NORTH BAY BUSINESS JOURNAL
Santa Rosa-based Jackson Family Wines, one of the world’s largest producers, said it has cut water use at its dozens of wineries and thousands of acres of vines worldwide by 31 percent and plans more big cuts in the next five years.
The maker of brands such as Kendall-Jackson, La Crema and Cambria on Sept. 7 released its first sustainability report, showing efforts since 2008 and laying out targets for 2021. It’s something that 92 percent of the world’s largest companies now publish regularly, according to Netherlands-based Global Reporting Initiative. GRI developed sustainability standards in the late 1990s now used in 90-plus countries.
“My family has long been at the forefront of responsible winegrowing with a decades-long commitment to environmental stewardship, innovation in energy and water management, and caring for our people and communities,” said Katie Jackson, vice president of sustainability and external affairs at Jackson Family Wines. “Today’s wine consumers are passionate about sustainability and support wineries that share their values, so I am truly excited to reveal the details of our progress and our ambitious five-year goals in this inaugural report.”
Jackson also has created what’s said to be the wine business’ largest portfolio of solar electricity generation — 6.5 megawatts’ worth installed at nine wineries, according to the 29-page report. And to store some of that for use when the sun’s not shining, the company put in 8.4 megawatt-hours of Tesla Powerpack stationary batteries. Jackson wants to produce enough electricity at its locations to offset half the usage in five years.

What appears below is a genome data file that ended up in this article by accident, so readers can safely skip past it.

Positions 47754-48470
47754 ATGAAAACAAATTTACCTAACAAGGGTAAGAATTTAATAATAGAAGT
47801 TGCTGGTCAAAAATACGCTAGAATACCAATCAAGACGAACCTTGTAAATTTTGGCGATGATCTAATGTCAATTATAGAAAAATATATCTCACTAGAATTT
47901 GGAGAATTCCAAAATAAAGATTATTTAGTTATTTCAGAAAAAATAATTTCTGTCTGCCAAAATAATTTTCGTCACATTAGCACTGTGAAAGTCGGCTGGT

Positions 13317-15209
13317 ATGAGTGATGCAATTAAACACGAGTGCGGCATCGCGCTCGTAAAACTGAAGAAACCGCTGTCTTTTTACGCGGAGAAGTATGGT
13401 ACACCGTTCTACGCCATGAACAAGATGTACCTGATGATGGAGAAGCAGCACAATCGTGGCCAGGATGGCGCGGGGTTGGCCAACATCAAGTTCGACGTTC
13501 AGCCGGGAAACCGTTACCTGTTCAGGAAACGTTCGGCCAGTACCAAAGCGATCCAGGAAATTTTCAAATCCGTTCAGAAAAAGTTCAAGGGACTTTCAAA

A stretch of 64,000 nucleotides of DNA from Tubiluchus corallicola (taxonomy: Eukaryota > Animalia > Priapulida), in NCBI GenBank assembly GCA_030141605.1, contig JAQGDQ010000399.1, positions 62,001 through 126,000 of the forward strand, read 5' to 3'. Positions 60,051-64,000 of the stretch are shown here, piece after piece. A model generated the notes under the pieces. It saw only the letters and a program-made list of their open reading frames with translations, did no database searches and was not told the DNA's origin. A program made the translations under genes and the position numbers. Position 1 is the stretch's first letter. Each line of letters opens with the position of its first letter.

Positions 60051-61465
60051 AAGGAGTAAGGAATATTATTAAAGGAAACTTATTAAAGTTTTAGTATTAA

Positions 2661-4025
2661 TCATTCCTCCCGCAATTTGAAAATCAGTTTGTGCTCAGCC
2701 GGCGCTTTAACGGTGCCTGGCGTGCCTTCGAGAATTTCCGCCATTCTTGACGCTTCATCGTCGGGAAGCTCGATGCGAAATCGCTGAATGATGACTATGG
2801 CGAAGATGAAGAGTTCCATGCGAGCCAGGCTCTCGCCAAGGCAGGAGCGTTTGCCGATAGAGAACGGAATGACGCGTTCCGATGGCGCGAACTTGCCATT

The company also installed low-water barrel and waterless tank sanitation systems by Tom Beard Co. of Santa Rosa. Tanks are cleaned via high-strength ultraviolet light. Barrels are automatically scoured with water that’s sanitized and reused up to three times, saving 700,000 gallons of water and also reducing energy needs for heating water.
The number of gallons required to make wine — called “water intensity” — plummeted 41 percent to 5.4 gallons per gallon of wine last year from 9 gallons of water in 2008. Jackson plans to cut winery water intensity by another third by 2021, or around 3.5 gallons per gallon of wine.
In the vineyards, Jackson installed sap-flow sensors by Fruition Systems to irrigate only when vines really need it, cutting irrigation water use by 25 percent.